Are brands using Inclusive Marketing just for virality?

20 Apr,2021


By Bhuvi Gupta


Bhuvi GuptaThe Bhima Jewelers ad. The Kalyan Jewelers ad starring Katrina Kaif and Amitabh Bachhan. The Myntra Anouk ad from 2015. Geeli Puchhi, from the Ajeeb Daastaans anthology released on Netflix.


What do these all have in common?


Other than the six-year-old Myntra ad, they all released last week and focus on inclusion and diversity as their central themes. Some sparked conversation and high appreciation, the Kalyan Jewelers ad, which touched upon inter-cultural marriage (though very lightly) focused more on the stars rather than the story was a lost opportunity. I wonder whether the inter-cultural theme was touched upon lightly to avoid a furor similar to the one caused by the withdrawn Tanishq ad


In the last few years, Inclusive Marketing has become quite common (and hallelujah for that). Unilever’s Dove really started the trend with the Real Beauty Ad campaign in 2004, but for long, Dove was the lone ranger with other major brands peddling narratives focused on the rich and beautiful. This despite the fact that their target audience was not always rich but aspiration rather than acceptance was the calling card. In the last few years, facilitated by the interwebs that the masses have gained exposure to, progressive ideas and conversations around inclusiveness have become mainstream. This has helped to both start and sustain many a cultural revolution while also becoming a part of many brand narratives.


Inclusive Marketing will continue to catch on as more people become conscious of their biases, and are willing to pay a premium to overcome past prejudices. Brands will play to the gallery, because it is good for business however, in the race for the revenue is where many narratives fumble.


Inclusive marketing as defined by Salesforce is the creation of content that truly reflects the diverse communities that they serve. This means, they make a concerted effort in elevating diverse voices and role models, decreasing cultural bias, and leading positive social change through thoughtful and respectful content.

Their six principles of inclusiveness in communication cover the gamut of what inclusive marketing should cover


Inclusive marketing principles as defined by Salesforce

Start with Tone, & Be Intentional with Language

Both tone and language form a crucial part of inclusive communication. While language most brands are cognizant of ensuring that the tone is respectful is as important.


Avoid Appropriation


Many pieces of communication made on marginalised communities miss nuance as there is only so much that research can do. Hence, ensuring that the narrative is written or whetted by people from the community is key to an authentic narrative.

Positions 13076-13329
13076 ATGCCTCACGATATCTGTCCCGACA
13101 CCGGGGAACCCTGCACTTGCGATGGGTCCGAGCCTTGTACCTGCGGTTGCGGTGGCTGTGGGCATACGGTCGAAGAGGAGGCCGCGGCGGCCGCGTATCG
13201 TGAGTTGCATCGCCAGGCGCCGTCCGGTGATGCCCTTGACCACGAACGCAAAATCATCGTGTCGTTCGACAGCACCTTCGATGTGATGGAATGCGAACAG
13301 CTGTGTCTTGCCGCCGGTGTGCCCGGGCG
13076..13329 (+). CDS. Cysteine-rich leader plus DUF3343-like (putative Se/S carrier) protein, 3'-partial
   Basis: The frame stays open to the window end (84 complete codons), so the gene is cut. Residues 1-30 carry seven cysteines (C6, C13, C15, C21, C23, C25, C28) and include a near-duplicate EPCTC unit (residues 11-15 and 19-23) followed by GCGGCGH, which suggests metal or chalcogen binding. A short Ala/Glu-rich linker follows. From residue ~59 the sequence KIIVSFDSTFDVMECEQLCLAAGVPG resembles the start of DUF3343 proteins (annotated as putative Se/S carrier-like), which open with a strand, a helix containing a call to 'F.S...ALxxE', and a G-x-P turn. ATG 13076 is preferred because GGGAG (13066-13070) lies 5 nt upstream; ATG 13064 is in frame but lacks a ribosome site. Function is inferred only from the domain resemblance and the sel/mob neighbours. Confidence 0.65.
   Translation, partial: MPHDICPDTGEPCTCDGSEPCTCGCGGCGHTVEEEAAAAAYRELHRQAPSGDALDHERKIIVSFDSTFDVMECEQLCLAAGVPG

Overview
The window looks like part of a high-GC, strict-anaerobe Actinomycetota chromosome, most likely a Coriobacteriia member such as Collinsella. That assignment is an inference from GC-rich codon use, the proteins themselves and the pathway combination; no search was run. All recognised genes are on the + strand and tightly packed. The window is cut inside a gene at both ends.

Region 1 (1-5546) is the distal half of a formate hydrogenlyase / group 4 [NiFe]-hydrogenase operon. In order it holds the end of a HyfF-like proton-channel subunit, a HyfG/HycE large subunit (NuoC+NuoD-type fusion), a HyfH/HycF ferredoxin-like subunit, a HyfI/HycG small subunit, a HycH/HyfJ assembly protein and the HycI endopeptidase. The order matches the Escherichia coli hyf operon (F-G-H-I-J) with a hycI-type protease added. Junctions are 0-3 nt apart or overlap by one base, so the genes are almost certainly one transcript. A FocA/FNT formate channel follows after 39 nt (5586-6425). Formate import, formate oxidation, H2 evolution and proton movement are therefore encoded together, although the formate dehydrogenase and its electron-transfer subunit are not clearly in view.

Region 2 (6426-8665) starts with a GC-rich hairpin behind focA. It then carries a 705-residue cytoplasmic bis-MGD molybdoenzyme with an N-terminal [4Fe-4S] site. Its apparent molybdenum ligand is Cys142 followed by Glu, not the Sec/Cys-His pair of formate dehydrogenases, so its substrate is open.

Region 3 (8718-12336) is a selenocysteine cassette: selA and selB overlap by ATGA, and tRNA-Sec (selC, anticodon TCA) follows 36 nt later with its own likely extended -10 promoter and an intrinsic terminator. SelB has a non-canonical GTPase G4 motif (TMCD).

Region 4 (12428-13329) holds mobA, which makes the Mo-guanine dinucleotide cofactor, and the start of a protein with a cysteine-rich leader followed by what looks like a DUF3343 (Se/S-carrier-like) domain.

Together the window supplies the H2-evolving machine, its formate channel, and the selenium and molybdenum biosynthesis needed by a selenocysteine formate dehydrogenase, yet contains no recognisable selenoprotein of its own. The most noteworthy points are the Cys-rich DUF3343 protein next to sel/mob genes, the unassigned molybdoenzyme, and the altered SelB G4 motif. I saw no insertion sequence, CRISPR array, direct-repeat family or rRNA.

Ensure Representation

Marginalised communities anyways have limited opportunity; hence the cast should be as close ethnically to the character as possible. A good example from cinema is the stories told by Dalit film -aker Neeraj Ghaywan who made Masaan and recently the most acclaimed short of the Netflix anthology Ajeeb Daastaans, Geeli Puchhi. Being from the community, Ghaywan’s stories have authenticity about caste and privilege unlike other narratives, because he understands the depth of the issue.


Consider Context & Counter Stereotype

The truth is that brands are putting forward messages about inclusion and acceptance because the audience relates. Advertising has relied on clichés and stereotypes for far too long and evolving audiences are finally allowing brands to showcase storylines, which break the glass ceiling. Brands should embrace this and stop showing a fat woman as the sidekick friend or a male boss with women subordinates. This gem from Heineken, which truly speaks to not let perception drive functioning, elucidates this point well.


Inclusivity can help brands connect on a deeper, more meaningful level with their audiences — which can be a major asset to marketing campaigns.


In a country like India where the landscape, language culture changes every 100 kilometers, inclusivity and acceptance become all the more important because even the most privileged Indians feel marginalised in multiple ways – the colour of their skin, height, weight, hometown, knowledge of English and umpteen others.


I can’t tell you the joy I feel when I land up on a ecommerce website only to see models with real proportions (and I am not even plus-sized)


However, it is imperative that inclusive marketing is not used as a crutch to prop up marketing communication, because audiences are smart. As Salesforce’s principles entail being inclusive without being representative is commercial, and audiences see through the charade, which end up being counter-productive.


Beyond just a focus on bottom-line and hopes for virality, companies should ensure they are inclusive inside the company by applying these principles to HR and recruitment policies, and in their day to day functioning.


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